Castle in the Sky Review: One of the best on-screen adventures of all-time.
What a better way to end my time with Studio Ghibli Fest 2018 than with the first film ever made by Studio Ghibli, Castle in the Sky. In some ways the pieces to what makes all Studio Ghibli films great can be seen right in Castle in the Sky’s adventurous story and characters.
The film follows two children: Sheeta (Anna Paquin), a mysterious young girl who holds the power of a crystal that can protect her, and Pazu (James Van Der Beek), an adventurous young boy who desires to find an ancient city in the sky that his father supposedly found and protect Sheeta. Their journey to the supposed castle in the sky is made a little tougher, though, as both a slew of pirates led by the determined Dola (Cloris Leachman) and an army lead by the mysterious Muska (Mark Hamill). So with everyone hot after Sheeta, Pazu, and the crystal, it’s kind of a crazy race to see if they can both find the castle and seek the secrets it holds.
Right off the bat, the film displays a wonderful sense of adventure through Pazu’s incredible spirit and desire to explore. He’s easily become one of my favorite Ghibli characters as he always keeps an incredible positivity energy that drives the magical adventure on-screen. Van Der Beek’s voice also melds perfectly into the role and you wouldn’t even recognize him. Hamill, on the other hand, is easily recognizable as the dastardly Muska and I can only describe his performance in the same that Nostalgia Critic did when talking about this movie: “deliciously evil.”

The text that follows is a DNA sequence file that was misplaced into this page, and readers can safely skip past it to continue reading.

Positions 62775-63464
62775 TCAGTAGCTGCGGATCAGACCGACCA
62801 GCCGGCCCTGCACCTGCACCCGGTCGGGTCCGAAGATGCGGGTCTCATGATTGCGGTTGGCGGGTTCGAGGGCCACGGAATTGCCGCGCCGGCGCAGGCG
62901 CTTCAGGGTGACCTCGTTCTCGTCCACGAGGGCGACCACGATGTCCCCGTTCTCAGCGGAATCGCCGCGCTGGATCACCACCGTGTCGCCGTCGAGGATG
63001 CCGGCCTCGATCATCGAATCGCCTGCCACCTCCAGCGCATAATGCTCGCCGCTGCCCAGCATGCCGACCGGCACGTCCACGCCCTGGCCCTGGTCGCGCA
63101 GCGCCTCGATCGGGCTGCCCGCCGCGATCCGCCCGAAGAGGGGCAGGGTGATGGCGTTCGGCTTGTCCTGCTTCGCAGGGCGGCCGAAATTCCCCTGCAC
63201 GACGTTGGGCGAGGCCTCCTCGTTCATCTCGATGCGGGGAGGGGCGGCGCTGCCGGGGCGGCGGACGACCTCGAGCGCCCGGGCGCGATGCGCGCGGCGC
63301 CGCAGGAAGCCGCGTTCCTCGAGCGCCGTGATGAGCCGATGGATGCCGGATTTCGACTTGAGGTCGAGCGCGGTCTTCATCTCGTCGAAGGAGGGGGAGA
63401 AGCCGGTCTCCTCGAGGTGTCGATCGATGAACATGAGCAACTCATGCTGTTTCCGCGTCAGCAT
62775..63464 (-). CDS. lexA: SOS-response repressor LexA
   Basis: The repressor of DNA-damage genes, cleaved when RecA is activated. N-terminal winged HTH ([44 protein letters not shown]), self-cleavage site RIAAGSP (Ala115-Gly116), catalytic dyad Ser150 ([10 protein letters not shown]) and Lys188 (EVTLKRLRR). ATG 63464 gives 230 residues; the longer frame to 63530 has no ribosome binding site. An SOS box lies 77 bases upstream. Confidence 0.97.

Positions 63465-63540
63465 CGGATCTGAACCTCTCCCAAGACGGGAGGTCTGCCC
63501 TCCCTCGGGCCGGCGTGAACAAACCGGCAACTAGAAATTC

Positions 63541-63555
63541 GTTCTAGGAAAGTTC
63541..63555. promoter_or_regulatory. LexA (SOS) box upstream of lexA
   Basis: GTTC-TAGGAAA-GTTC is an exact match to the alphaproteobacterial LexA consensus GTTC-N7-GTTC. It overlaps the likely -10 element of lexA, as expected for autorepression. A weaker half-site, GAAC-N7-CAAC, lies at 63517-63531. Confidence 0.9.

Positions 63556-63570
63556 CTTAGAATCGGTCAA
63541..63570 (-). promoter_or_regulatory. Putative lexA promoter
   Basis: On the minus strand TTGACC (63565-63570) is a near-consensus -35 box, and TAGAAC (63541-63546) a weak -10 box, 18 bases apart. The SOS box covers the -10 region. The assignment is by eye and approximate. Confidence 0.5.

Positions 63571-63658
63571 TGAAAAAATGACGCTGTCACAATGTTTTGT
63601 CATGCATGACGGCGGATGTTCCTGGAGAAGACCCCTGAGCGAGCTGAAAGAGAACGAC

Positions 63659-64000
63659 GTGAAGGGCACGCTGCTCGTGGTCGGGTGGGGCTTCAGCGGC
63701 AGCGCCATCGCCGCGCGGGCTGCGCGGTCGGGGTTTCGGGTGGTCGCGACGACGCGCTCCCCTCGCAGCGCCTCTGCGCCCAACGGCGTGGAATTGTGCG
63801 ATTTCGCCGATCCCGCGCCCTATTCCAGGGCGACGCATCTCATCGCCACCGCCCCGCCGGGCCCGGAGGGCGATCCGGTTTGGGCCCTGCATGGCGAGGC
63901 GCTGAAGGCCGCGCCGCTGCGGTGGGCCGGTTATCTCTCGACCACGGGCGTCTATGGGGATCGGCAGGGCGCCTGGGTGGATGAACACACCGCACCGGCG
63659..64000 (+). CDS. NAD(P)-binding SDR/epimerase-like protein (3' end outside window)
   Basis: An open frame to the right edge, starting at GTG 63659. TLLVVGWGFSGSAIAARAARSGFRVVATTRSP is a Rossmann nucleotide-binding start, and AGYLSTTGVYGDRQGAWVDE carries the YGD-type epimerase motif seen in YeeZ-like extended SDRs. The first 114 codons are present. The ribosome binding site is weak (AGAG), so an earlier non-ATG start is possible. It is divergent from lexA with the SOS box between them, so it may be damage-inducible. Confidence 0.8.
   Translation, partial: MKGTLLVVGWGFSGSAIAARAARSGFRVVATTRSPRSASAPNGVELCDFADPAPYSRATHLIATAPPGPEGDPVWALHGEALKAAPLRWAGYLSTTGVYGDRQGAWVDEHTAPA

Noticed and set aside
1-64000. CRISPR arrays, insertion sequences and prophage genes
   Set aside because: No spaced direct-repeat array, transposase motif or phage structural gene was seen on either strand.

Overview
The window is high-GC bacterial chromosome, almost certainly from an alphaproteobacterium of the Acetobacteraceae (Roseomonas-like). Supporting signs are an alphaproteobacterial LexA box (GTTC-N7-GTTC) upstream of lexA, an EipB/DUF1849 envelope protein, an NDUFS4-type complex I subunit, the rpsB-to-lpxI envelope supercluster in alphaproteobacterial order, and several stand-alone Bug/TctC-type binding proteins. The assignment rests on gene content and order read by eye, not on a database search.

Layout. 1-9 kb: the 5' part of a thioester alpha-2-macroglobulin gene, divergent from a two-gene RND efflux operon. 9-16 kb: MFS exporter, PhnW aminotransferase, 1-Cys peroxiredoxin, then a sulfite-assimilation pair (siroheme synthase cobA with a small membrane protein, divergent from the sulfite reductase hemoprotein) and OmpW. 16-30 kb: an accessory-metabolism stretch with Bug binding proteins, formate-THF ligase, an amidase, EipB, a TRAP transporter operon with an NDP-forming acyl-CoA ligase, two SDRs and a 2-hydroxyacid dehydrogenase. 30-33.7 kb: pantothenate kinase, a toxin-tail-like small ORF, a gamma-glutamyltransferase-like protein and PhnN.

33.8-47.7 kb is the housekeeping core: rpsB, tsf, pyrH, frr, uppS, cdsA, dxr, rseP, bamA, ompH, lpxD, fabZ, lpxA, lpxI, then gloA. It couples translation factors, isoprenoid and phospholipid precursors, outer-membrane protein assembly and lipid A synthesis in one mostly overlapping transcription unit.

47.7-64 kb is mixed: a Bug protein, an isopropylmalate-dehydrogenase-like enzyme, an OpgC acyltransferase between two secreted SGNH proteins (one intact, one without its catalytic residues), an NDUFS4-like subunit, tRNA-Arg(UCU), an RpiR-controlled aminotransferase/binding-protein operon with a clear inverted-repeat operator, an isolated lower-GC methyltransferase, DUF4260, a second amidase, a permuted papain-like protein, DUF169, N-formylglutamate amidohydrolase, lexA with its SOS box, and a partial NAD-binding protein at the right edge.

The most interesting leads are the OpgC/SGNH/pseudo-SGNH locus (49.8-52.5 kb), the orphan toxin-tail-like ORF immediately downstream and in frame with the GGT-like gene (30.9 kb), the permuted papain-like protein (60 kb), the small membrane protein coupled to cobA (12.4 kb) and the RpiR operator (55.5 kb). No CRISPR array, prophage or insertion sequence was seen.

Castle in the Sky also embodies the strong female characters that the studio would continue to create with the rest of their films. Paquin brings a strong sense of confidence to Seeta, even if the character’s accent isn’t always clear, and her desire to be at the front line shows how strong she truly is. Leachman also brings a humorous and fun attitude to the leader of a bunch of pirates.
The film’s greatest strengths, though, are with how it builds both the small mining community that Pazu lives and the great floating city of Laputa. The mining community is filled with hilariously great characters and design that is extremely reminiscent of cartoons, like Popeye, as seeing two guys have a flexing competition is absolutely hilarious and charming. Not to mention, the mining community also brings a train escape sequence that is easily one of the best action sequences Studio Ghibli has concocted.
Up in the sky, audiences are treated to even more action oriented moments, but that is not to say that the traditional Studio Ghibli slow-burn storytelling isn’t afloat. I found great appreciation for the slow approach, albeit maybe too slow at times, to find out about Laputa and the truth between why Seeta and Muska care so much about it. It perfectly added to the mystery of why it is so important and made me care more about it when we got there.
There’s also something about the way Studio Ghibli uses flying to create some incredibly animated mechanisms that are truly unique. Dola’s insect looking air-bikes are incredibly fascinating and have such great sound design. Not to mention, Muska’s gigantic blimp really shows him in such a daunting and powerful light.
As a whole, Castle in the Sky is a perfect example as to what makes Studio Ghibli so unique and one of the best animation studios of all time. It’s light-hearted, fun, and has a story that’s both memorable and heartwarming. After seeing it, both kids and adults alike will understand what an adventurous spirit truly is as it’s truly one of the best adventures on-screen of all time.